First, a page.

Russia Expels Two American Diplomats over Espionage Allegations
Story Code : 1081723
US Ambassador Lynne Tracy was summoned on Thursday to receive a 'demarche' note, a diplomatic protest, regarding David Bernstein and Jeffery Sillin, as stated by the Russian diplomatic department.
According to RT, Moscow has declared the activities of these embassy employees incompatible with their diplomatic status and has given them seven days to leave the country. In late August, the Russian security service FSB identified the two Americans as persons of interest in an investigation. They are suspected of recruiting Russian citizen Robert Shonov as a confidential informant.
The felony that Shonov has been accused of was added to the Russian criminal code just last year. It stipulates that a person involved in secret cooperation with a foreign state or international organization, with actions "directed at harming the security of Russia," may face up to eight years in prison. Shonov was arrested in May.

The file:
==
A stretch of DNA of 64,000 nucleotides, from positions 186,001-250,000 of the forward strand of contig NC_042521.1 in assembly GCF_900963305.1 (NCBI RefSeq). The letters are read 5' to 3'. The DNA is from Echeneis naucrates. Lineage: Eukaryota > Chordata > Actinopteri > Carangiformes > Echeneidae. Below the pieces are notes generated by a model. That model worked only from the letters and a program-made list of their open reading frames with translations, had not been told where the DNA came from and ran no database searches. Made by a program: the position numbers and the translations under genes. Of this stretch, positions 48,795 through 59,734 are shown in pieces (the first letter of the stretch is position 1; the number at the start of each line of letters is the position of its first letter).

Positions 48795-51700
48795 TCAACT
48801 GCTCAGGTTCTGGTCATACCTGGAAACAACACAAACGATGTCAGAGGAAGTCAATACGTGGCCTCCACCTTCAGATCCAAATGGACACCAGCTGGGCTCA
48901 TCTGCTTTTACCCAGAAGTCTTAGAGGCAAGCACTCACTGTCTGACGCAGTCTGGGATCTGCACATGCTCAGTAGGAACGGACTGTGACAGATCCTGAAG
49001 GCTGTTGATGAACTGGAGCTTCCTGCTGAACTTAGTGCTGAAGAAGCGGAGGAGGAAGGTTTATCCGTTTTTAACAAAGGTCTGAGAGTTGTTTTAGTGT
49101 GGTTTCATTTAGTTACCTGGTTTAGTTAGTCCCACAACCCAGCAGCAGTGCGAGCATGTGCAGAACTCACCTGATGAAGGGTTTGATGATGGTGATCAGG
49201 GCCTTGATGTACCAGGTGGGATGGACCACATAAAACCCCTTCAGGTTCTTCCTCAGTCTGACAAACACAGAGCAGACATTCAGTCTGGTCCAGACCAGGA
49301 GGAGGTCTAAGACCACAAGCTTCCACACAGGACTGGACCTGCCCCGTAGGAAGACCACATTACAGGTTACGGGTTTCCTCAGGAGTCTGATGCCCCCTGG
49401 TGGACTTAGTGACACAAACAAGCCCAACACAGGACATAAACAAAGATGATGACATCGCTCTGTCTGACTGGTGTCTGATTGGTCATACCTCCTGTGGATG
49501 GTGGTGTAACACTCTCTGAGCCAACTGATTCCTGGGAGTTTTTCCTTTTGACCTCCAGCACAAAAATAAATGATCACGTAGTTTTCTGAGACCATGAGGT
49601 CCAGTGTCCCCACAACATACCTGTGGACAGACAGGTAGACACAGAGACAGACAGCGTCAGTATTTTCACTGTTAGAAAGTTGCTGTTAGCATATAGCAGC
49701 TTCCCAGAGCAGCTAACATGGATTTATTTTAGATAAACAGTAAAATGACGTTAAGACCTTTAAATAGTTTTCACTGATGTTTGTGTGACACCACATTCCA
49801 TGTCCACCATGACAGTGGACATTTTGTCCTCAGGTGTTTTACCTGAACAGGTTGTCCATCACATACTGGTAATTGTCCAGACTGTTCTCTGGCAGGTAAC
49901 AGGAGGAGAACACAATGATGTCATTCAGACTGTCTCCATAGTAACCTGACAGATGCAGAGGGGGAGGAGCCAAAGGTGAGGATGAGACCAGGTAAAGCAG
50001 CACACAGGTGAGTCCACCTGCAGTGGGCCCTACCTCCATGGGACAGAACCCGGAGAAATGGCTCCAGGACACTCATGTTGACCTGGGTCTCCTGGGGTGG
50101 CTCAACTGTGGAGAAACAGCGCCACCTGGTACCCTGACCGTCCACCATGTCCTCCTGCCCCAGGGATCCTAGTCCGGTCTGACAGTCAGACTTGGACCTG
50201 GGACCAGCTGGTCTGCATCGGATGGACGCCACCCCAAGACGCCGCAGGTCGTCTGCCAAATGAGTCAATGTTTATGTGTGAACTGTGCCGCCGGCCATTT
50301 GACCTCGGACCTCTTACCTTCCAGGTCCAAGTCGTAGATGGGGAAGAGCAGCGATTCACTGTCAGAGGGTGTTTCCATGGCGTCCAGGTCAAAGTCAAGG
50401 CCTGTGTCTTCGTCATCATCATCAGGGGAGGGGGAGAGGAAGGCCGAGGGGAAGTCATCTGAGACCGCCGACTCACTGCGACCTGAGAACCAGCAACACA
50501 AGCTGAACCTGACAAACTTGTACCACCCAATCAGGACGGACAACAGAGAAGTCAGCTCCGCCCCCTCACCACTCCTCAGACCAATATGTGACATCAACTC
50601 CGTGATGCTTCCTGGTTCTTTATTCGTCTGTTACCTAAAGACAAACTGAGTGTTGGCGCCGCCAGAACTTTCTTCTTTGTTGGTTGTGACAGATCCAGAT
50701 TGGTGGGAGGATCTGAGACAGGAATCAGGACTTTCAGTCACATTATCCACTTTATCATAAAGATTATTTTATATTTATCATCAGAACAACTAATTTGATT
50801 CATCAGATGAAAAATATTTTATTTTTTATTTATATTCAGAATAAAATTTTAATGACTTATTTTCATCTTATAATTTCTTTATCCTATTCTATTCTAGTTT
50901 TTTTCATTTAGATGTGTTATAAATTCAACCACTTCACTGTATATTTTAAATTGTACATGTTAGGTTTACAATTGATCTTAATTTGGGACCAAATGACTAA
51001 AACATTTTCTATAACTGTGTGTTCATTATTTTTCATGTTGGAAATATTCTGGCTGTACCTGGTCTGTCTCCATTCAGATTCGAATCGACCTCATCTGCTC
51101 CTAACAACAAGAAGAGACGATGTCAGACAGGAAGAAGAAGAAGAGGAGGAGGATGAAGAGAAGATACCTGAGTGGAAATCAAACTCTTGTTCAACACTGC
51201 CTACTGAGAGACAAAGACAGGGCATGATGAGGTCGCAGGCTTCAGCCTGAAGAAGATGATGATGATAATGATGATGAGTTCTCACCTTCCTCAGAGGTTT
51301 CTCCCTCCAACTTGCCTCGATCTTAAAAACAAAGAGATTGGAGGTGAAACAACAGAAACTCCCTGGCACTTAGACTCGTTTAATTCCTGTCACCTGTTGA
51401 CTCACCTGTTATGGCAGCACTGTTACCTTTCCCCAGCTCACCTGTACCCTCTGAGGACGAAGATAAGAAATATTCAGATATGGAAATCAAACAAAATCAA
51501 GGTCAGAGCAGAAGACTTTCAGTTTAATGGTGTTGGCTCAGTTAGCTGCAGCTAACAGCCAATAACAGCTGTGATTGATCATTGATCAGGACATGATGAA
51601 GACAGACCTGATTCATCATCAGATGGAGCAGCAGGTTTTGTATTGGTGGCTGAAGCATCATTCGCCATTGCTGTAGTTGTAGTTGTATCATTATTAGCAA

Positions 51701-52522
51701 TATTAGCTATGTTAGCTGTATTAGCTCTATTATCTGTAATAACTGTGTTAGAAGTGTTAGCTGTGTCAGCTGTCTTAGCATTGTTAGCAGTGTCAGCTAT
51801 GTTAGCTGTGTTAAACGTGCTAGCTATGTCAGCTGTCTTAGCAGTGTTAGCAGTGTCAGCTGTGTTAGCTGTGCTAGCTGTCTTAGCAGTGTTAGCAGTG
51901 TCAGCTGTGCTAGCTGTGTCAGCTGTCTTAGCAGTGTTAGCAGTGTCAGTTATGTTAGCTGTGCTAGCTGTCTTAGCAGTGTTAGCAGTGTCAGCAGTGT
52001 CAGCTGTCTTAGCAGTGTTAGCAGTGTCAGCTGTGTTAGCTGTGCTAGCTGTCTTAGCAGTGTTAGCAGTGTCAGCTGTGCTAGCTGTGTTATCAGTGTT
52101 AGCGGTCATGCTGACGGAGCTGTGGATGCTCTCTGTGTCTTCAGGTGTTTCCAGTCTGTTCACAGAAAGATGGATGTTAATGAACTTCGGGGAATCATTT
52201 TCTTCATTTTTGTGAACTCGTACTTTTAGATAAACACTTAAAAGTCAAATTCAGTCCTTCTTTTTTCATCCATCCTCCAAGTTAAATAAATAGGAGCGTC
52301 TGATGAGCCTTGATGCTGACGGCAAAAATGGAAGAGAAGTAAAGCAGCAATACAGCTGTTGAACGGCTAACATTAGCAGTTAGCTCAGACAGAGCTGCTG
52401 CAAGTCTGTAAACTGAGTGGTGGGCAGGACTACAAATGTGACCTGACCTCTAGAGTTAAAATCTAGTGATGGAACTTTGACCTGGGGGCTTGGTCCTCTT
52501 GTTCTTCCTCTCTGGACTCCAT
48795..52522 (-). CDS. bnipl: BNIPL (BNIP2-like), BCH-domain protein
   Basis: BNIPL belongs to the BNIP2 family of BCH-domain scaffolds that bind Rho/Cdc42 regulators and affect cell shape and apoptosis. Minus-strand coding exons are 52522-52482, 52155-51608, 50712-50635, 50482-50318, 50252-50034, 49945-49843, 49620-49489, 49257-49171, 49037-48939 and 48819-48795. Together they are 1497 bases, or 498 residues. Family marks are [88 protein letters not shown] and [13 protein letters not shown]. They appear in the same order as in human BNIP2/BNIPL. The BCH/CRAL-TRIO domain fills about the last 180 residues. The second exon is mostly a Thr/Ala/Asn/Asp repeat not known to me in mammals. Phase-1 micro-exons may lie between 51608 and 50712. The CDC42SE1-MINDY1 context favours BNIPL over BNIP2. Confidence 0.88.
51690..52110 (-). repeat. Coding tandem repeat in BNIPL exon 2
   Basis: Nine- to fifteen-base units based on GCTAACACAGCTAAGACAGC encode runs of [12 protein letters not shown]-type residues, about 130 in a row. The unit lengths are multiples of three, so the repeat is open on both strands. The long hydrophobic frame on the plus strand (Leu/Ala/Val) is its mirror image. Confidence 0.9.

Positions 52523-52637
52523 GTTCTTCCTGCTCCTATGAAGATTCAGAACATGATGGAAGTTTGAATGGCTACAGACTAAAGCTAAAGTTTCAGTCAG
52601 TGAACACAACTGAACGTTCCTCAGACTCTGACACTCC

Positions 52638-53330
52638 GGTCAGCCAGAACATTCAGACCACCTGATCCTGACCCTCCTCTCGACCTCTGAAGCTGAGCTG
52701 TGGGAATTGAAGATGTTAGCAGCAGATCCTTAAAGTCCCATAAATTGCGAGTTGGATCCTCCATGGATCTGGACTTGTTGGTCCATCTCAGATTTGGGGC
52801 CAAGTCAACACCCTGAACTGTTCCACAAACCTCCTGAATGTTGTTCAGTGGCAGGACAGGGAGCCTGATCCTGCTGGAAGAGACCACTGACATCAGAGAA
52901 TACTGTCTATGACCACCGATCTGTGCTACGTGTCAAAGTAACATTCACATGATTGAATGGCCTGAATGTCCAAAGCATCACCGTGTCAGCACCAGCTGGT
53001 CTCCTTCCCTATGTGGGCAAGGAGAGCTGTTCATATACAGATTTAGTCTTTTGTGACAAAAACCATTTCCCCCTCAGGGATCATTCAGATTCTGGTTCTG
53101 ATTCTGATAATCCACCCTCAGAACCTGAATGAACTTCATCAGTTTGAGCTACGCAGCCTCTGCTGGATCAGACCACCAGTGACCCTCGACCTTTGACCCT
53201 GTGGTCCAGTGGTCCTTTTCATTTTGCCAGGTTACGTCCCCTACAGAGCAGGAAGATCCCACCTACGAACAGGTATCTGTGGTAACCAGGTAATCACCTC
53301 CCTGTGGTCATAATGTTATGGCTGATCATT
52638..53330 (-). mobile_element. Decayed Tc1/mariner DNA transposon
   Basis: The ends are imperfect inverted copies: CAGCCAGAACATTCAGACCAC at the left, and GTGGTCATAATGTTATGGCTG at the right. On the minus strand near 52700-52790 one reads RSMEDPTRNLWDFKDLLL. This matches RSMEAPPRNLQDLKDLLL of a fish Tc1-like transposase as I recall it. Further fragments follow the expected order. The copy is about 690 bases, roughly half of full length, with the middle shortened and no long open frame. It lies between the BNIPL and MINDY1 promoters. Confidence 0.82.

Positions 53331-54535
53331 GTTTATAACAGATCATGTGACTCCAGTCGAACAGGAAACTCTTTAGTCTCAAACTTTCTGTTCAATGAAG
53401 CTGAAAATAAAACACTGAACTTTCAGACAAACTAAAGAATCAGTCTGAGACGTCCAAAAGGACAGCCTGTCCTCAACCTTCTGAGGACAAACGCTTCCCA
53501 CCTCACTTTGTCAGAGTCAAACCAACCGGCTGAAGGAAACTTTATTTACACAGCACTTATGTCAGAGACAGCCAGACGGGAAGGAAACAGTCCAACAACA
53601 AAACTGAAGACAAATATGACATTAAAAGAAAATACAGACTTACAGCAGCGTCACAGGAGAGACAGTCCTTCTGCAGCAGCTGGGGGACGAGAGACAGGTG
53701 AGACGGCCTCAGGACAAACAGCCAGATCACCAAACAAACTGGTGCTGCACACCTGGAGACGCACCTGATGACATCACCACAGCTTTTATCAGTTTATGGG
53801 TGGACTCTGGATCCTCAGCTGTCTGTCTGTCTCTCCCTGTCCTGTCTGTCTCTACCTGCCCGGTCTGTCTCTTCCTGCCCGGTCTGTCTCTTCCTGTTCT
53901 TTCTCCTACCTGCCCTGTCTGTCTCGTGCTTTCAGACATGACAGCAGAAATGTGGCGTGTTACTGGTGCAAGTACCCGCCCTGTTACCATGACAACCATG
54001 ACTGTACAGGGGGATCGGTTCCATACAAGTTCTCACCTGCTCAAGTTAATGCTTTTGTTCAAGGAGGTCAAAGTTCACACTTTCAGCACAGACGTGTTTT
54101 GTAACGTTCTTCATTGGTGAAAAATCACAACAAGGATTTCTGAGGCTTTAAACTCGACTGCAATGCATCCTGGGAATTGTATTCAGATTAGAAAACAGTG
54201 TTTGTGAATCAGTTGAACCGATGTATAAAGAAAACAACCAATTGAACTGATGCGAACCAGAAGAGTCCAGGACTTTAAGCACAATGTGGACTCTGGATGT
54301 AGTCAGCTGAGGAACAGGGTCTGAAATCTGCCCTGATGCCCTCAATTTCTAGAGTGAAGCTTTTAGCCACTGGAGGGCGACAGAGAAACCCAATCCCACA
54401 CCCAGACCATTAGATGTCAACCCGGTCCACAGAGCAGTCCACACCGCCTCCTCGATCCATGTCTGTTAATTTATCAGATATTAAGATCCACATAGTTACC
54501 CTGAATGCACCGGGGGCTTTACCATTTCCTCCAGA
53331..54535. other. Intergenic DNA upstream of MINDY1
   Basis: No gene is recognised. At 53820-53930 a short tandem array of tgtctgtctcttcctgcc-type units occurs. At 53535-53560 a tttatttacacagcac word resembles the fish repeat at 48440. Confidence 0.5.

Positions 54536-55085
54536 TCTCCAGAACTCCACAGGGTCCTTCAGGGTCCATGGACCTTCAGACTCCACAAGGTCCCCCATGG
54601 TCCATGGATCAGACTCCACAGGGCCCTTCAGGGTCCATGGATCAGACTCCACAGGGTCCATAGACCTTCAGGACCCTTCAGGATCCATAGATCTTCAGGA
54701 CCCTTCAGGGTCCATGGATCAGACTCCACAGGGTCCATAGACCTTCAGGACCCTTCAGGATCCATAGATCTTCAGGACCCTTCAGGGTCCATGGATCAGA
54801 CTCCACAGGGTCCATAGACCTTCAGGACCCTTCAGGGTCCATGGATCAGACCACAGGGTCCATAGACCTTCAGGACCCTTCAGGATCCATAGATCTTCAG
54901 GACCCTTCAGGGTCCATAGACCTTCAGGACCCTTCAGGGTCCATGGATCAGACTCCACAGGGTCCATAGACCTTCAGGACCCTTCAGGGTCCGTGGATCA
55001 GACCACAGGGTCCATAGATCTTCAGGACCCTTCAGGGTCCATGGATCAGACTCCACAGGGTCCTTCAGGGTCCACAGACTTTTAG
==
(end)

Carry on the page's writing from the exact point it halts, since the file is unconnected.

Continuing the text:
Washington has consistently denied any wrongdoing, with State Department spokesman Matt Miller stating weeks ago that the Russian allegations were "wholly without merit." He characterized the accusations against the diplomats as an attempt to "intimidate and harass" embassy staff.
"Unlawful activity by the US diplomatic mission, including interference in the domestic affairs of the host state, is unacceptable and will be stopped with determination," the Russian ministry stated.
For years, Moscow and Washington have been reducing their respective diplomatic representation in each other's countries. The Obama administration initiated the closure of Russian consulates, accusing Moscow of "interfering" in the 2016 presidential election. Russian reluctance to expel US diplomats in a tit-for-tat action during the last weeks of the Obama administration was a part of the 'Russiagate' narrative that persisted during Donald Trump's presidency. Moscow eventually carried out retaliation in July 2017.